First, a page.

According to our Book of Common Prayer (the prayer book that unites Episcopalians from all forms of life), the sacraments are “outward and visible signs of inward and spiritual grace, given by Christ” (BCP 860). We celebrate the two sacraments given by Jesus to his disciples: Baptism and Communion. We also have five other sacramental rites: confirmation, ordination, holy matrimony (marriage), reconciliation of a penitent (confession), and unction (anointing of the sick).
Baptism, according to our catechism, is the sacrament “by which God adopts us as His children and makes us members of Christ’s Body, the Church, and inheritors of the kingdom of God.” The bishop, priest, or deacon who baptizes the child or adult uses the outward and visible sign of water, blessed by the clergy, and washed over the intended’s forehead. This is for the inward and spiritual grace of union with Chris in His death and resurrection, birth into God’s family (the Church), and new life in the Holy Spirit. Baptism is the traditional initiation rite for infants into the church, but one can be baptized at any age in the formula of the Father, the Son, and the Holy Spirit (BCP 860). If you would like your child to be baptized or you yourself would like to be baptized, please reach out to the parish priest through the office or via email.
Communion, also known as The Lord’s Supper, the Divine Liturgy, Holy Eucharist, the Mass, the Great Offering is the corporate worship of the church: when two or three gather together in God’s name, hear holy scripture, pray for their loved ones and their community, break bread together, and praise God (BCP 860). The bread, broken and distributed is Holy Communion. It is our primary act of worship on Sunday Mornings. As Episcopalians, we believe that God is fully present with the bread and wine that is consecrated; a theology of consubstantiation (meaning: with the substance). We believe that the bread and wine, once prayed over, are sacred; God is with the bread and wine. Although their physical properties may not transform, we believe that the gifts of God, blessed by the priest and through the Holy Spirit, becomes the Body of Christ, the Bread from Heaven, and the Blood of Christ, which is the cup of salvation. There is no official timeline when someone needs to receive communion by a certain date (example: third graders are not late if they have not received communion). The conversation between the the parish priest and the intended recipient (if the recipient is a minor, then with the minor’s parent(s) and/or guardian(s).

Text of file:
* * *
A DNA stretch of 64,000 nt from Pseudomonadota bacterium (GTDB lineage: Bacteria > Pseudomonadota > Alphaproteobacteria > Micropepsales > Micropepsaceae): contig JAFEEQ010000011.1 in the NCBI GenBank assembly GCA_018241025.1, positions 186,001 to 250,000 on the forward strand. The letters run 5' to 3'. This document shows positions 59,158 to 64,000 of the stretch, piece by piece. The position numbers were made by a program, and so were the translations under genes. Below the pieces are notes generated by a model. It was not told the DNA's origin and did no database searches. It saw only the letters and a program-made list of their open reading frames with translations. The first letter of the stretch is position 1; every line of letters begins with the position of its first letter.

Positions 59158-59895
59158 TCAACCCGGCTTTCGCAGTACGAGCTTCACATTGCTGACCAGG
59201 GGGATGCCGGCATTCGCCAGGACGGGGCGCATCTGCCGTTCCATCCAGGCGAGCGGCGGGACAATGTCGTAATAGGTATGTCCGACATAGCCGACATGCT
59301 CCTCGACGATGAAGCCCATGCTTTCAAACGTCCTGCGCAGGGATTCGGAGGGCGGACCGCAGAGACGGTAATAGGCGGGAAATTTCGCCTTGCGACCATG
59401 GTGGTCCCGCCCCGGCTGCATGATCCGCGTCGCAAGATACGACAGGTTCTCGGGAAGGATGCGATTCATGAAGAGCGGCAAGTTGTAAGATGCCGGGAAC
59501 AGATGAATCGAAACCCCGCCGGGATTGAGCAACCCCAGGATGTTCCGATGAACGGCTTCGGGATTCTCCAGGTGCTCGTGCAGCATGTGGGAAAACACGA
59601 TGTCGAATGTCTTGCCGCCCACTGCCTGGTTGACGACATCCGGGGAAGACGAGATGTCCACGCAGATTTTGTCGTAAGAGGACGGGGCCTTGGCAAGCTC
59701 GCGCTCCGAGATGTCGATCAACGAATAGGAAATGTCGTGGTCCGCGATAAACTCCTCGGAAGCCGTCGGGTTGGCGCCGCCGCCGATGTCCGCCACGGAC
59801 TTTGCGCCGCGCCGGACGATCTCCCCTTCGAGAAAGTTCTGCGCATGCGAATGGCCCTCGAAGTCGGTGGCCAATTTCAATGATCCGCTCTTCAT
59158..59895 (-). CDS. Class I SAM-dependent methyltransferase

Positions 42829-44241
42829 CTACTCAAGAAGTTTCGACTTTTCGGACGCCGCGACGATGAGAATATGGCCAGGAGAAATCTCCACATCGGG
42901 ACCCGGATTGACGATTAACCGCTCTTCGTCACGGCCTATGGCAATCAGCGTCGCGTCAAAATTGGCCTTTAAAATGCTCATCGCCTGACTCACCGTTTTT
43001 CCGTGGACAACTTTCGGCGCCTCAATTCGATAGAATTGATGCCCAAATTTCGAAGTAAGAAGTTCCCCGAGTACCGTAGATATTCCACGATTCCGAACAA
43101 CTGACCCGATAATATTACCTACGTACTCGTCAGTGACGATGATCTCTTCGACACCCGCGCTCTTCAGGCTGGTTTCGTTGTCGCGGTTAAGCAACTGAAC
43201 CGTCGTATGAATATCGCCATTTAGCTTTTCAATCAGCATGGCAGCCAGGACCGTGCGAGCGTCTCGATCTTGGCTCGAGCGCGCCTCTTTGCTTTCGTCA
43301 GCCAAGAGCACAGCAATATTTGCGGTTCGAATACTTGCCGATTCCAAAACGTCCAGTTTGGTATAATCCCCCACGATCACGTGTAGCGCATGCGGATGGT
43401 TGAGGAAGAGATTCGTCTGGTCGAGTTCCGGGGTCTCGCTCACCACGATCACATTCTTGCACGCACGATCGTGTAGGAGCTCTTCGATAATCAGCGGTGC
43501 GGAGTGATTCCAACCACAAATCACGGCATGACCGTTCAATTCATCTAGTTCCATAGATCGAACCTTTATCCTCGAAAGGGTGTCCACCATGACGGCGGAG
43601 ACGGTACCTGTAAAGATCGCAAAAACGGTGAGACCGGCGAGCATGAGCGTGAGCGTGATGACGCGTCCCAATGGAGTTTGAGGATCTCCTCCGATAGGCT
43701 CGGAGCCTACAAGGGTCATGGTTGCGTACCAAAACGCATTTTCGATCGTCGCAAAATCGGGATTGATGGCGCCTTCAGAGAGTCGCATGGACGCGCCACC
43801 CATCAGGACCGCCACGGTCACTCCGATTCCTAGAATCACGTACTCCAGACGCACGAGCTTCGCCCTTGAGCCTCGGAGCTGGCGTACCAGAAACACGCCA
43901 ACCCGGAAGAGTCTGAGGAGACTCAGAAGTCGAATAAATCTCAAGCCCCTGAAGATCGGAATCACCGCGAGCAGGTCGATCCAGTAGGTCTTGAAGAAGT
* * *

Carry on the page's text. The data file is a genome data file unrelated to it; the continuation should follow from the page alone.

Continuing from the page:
The other sacramental rites which evolved in the church (as previously mentioned) confirmation, ordination, holy matrimony (marriage), reconciliation of a penitent (confession), and unction (anointing of the sick).
Confirmation is when a young adult makes a mature commitment to Christ, reaffirming the promises made on their behalf as an infant, by their godparents (BCP 860). Usually, this commitment is made to the diocesan bishop on a visitation to the parish or on special occasions by the parish priest (like Easter or Pentecost). Any interested parties should speak to the parish priest. If you have not received confirmation in the Episcopal Church, but have in another denomination, the Episcopal Church acknowledges your confirmation in all branches of the Jesus movement! We have a Rite of Reception, where one can acknowledge their commitment to Christ in the Episcopal Church. Again, speak to the parish priest if this applies to you.
Ordination is the rite in which God gives authority and grace of the Holy Spirit to those being made bishops, priests, and deacons through prayer and the laying on of hands (BCP 860). This involves acquiring a Master’s Degree in Divinity from a seminary, and discernment with your parish community and priest. If you are feeling a call to discern serving the Episcopal Church as an ordained minister (a deacon or a priest), please speak to your parish priest after church on Sunday.
Holy Matrimony (Marriage) is the rite where two human beings chose to enter into a life-long union, make their vows before God and the Church, and receive the grace and blessing of God to help them fulfill their vows (BCP 861). In the Episcopal Church, we are affirming allies and members of the LGBTQIA+ community. God is love and marriage is blessed (same-sex or between man and woman). Couples interested in getting married should call the church or email the office to set up a meeting with the parish priest.
Reconciliation of a Penitent (Confession) is the sacramental rite where those who which to unburden themselves by confessing to a priest may confess to God in the presence of their priest, and receive assurance of pardon and the grace of absolution (BCP 861). This sacramental rite may be done at any time with the parish priest or another local priest. If interested in receiving the Rite of Reconciliation, please speak to the parish priest.
Unction of the Sick (Anointing of the Sick) is when the priest or deacon comes to visit someone who is sick or one who is about to have a medical procedure, with holy oil that has been blessed by the bishop, with anointing the recipient’s head and hands with oil, the laying on of hands, by which God’s grace is given for the healing of spirit, mind, and body (BCP 861). If a parishioner is bedridden at home, in the hospital, a physical rehabilitation center, or about to go for surgery, the priest can anoint the intended at Sunday mass, or wherever the bedridden is residing. Persons in need should call the parish office or speak to the parish priest after Sunday mass.